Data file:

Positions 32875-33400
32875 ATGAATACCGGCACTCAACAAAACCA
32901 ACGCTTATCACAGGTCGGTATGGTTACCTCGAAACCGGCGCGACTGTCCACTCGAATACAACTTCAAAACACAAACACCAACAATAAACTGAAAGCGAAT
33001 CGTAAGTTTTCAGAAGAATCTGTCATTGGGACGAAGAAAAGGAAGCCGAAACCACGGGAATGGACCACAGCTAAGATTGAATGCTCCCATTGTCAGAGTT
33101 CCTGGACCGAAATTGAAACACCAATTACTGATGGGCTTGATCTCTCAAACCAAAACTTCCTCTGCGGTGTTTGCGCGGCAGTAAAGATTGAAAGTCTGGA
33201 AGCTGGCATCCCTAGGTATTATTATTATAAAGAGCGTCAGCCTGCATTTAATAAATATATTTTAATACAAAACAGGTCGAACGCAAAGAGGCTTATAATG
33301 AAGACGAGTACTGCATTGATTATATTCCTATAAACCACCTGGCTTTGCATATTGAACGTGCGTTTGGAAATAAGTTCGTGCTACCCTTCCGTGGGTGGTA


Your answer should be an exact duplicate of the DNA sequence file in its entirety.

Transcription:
Positions 32875-33400
32875 ATGAATACCGGCACTCAACAAAACCA
32901 ACGCTTATCACAGGTCGGTATGGTTACCTCGAAACCGGCGCGACTGTCCACTCGAATACAACTTCAAAACACAAACACCAACAATAAACTGAAAGCGAAT
33001 CGTAAGTTTTCAGAAGAATCTGTCATTGGGACGAAGAAAAGGAAGCCGAAACCACGGGAATGGACCACAGCTAAGATTGAATGCTCCCATTGTCAGAGTT
33101 CCTGGACCGAAATTGAAACACCAATTACTGATGGGCTTGATCTCTCAAACCAAAACTTCCTCTGCGGTGTTTGCGCGGCAGTAAAGATTGAAAGTCTGGA
33201 AGCTGGCATCCCTAGGTATTATTATTATAAAGAGCGTCAGCCTGCATTTAATAAATATATTTTAATACAAAACAGGTCGAACGCAAAGAGGCTTATAATG
33301 AAGACGAGTACTGCATTGATTATATTCCTATAAACCACCTGGCTTTGCATATTGAACGTGCGTTTGGAAATAAGTTCGTGCTACCCTTCCGTGGGTGGTA